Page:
During his inaugural stay on the place Dauphine in 1900-1901, Pissarro depicted the Pont Neuf in six canvases of varying sizes and formats, scenes of urban hustle and bustle that contrast with the more meditative, sparsely populated views of the Square du Vert-Galant that he undertook simultaneously. Another six Pont Neuf paintings followed the next year and a single version during the artist’s third and final campaign on the place Dauphine in the winter of 1902-1903. The present painting is the largest of four stately, vertically oriented canvases in this cohesive group, an unexpected format for a landscape subject that here lends the composition remarkable concentration and strength. Whereas the majority of the Pont Neuf paintings show the bridge receding on a diagonal toward the opposite bank, the span in the present version plunges almost directly into depth, conveying the viewer into the scene with an exceptional dynamism that conjures the energy and vitality of the modern urban experience.
The present Pont Neuf is noteworthy as well for its reference to a specific, contemporary event—the ill-fated crash of a barge against one of the piers of the bridge, perhaps in the wake of heavy rainfall that caused the level of the Seine to rise. The same event is documented in one other canvas from the series, which Pissarro subtitled Naufrage de la “Bonne-Mère”; no mention of this episode, however, has been found in contemporary newspaper reports (Pissarro and Durand-Ruel Snollaerts, no. 1350; sold, Christie’s London, 18 June 2007, lot 9). Here, the calamity has attracted the attention of pedestrians on the bridge, who have gathered in the niche immediately above the wreckage to observe.
Pissarro was a tireless worker, often alternating between several paintings in progress as the light and weather conditions changed. From his window on the place Dauphine, he depicted the city by turns under sun, clouds, rain, mist, hoarfrost, and snow. “The weather had to be truly gruesome, and all things had to look quite dull, colorless, and discouraging before he would resign himself not to do anything,” recounted the journalist Robert de la Villehervé, who visited the artist in the city during his late years. “Then he would go out” (quoted in ibid., p. xlix). In the present canvas, Pissarro captured the subtly luminous effect of a winter’s afternoon under soft rain. The silvery gray sky provides a neutral backdrop for the human and architectural spectacle of the city, which is rendered in a splendid panoply of warm tones—cream, taupe, gold, and sepia, with accents in brick red. “You know that the motifs are of secondary interest to me,” the artist wrote to his son Ludovic-Rodolphe in 1903. “What I consider first is the atmosphere and the effects” (quoted in ibid., p. xxxviii).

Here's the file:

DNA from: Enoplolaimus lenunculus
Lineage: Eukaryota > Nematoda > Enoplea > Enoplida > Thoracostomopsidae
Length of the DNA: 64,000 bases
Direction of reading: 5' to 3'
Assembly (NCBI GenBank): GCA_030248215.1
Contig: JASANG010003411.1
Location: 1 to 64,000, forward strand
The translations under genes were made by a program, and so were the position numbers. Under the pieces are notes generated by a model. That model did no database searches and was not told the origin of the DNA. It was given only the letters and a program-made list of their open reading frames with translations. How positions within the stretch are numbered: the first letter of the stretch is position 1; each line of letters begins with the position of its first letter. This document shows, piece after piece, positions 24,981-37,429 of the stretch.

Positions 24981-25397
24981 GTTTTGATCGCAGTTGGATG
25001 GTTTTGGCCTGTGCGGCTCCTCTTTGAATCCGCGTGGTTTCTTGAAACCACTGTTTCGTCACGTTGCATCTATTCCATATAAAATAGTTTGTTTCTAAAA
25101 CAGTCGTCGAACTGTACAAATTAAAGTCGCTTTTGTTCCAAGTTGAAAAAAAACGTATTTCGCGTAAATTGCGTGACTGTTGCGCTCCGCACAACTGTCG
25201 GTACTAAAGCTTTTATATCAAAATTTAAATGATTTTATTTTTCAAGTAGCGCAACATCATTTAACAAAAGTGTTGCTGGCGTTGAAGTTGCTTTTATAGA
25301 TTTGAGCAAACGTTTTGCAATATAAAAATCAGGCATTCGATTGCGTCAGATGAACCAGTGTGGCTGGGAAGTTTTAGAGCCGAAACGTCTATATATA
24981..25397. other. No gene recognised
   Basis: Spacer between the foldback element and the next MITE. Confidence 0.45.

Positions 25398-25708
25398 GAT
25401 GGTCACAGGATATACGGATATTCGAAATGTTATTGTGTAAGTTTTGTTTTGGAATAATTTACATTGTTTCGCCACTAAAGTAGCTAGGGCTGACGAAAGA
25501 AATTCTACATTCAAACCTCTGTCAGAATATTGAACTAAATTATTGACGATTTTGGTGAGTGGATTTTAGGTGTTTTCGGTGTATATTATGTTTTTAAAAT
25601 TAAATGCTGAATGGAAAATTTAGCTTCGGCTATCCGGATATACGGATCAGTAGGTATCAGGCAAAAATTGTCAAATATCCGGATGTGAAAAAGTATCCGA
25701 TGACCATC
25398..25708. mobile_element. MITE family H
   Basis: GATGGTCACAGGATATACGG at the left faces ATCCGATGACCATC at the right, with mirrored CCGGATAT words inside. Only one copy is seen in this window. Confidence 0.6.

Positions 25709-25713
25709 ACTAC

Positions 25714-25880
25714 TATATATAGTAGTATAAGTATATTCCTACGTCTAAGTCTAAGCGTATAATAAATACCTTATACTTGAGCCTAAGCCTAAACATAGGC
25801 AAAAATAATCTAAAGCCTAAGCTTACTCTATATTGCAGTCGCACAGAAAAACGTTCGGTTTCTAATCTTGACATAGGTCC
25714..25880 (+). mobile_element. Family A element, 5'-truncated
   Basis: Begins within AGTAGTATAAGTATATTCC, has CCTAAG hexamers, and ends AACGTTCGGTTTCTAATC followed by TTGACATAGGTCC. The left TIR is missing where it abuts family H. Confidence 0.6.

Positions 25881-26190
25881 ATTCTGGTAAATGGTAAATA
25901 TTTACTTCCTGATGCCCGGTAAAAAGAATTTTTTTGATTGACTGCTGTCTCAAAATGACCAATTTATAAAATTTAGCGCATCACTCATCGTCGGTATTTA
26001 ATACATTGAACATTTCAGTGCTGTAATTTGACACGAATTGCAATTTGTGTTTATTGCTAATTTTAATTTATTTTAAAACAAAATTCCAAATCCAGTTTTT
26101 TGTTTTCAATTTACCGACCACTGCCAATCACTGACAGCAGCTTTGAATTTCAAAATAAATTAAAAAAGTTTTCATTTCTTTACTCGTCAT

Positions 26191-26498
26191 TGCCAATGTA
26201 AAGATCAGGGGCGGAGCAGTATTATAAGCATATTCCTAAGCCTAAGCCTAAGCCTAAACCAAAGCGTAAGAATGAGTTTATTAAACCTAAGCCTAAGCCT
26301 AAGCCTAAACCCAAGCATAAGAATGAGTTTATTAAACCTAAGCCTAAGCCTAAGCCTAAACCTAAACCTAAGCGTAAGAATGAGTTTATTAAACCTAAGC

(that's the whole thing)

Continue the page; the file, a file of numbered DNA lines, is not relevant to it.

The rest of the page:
Pissarro completed the present canvas no later than 21 February 1901, when he wrote to Lucien with a detailed accounting of his recent production. “I have practically finished my winter series,” he announced proudly, citing 18 canvases in various sizes—nine large, exhibition-scaled works (sizes 25 and 30), among them the present Pont Neuf, and the same number of smaller oils, plus a pair of gouache studies. “As you can see, I haven’t wasted my time, thanks to my regular working hours” (quoted in J. Pissarro and C. Durand-Ruel Snollaerts, op. cit., 2005, p. 826). On 17 May, Durand-Ruel visited the artist and selected eight new Paris pictures for purchase, including the canvas offered here and a contrasting, sunlit Pont Neuf, now in the Philadelphia Museum of Art (J. Pissarro and C. Durand-Ruel Snollaerts, no. 1351).